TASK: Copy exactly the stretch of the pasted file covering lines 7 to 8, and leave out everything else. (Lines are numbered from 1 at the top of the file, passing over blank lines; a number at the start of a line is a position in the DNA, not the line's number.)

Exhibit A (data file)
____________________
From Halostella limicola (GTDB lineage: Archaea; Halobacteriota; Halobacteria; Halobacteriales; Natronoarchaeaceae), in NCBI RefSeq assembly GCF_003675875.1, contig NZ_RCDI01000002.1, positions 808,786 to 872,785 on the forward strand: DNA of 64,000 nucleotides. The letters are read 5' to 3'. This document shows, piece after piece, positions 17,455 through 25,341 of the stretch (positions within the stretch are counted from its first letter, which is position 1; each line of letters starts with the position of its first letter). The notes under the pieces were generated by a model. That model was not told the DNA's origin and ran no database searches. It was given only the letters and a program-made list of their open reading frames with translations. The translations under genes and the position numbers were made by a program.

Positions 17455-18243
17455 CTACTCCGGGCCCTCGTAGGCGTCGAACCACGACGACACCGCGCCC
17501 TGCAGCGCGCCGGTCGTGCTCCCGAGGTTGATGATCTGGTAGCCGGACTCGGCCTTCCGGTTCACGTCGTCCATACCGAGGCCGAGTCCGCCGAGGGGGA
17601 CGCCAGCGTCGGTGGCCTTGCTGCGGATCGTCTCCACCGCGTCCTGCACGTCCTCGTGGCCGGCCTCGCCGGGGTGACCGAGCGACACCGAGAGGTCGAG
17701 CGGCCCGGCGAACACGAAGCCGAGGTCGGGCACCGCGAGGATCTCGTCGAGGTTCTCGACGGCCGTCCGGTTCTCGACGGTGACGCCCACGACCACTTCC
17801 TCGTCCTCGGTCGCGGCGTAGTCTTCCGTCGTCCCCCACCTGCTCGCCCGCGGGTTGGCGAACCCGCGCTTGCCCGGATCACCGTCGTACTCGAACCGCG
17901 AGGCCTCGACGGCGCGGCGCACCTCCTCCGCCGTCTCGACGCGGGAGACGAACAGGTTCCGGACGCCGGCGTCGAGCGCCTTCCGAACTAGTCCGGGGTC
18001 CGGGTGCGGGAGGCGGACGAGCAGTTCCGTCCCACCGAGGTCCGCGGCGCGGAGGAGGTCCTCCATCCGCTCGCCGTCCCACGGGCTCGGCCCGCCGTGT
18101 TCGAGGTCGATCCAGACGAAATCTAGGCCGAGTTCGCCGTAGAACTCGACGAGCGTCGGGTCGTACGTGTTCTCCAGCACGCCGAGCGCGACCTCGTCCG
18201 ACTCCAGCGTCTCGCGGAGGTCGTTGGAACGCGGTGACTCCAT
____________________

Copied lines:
17801 TCGTCCTCGGTCGCGGCGTAGTCTTCCGTCGTCCCCCACCTGCTCGCCCGCGGGTTGGCGAACCCGCGCTTGCCCGGATCACCGTCGTACTCGAACCGCG
17901 AGGCCTCGACGGCGCGGCGCACCTCCTCCGCCGTCTCGACGCGGGAGACGAACAGGTTCCGGACGCCGGCGTCGAGCGCCTTCCGAACTAGTCCGGGGTC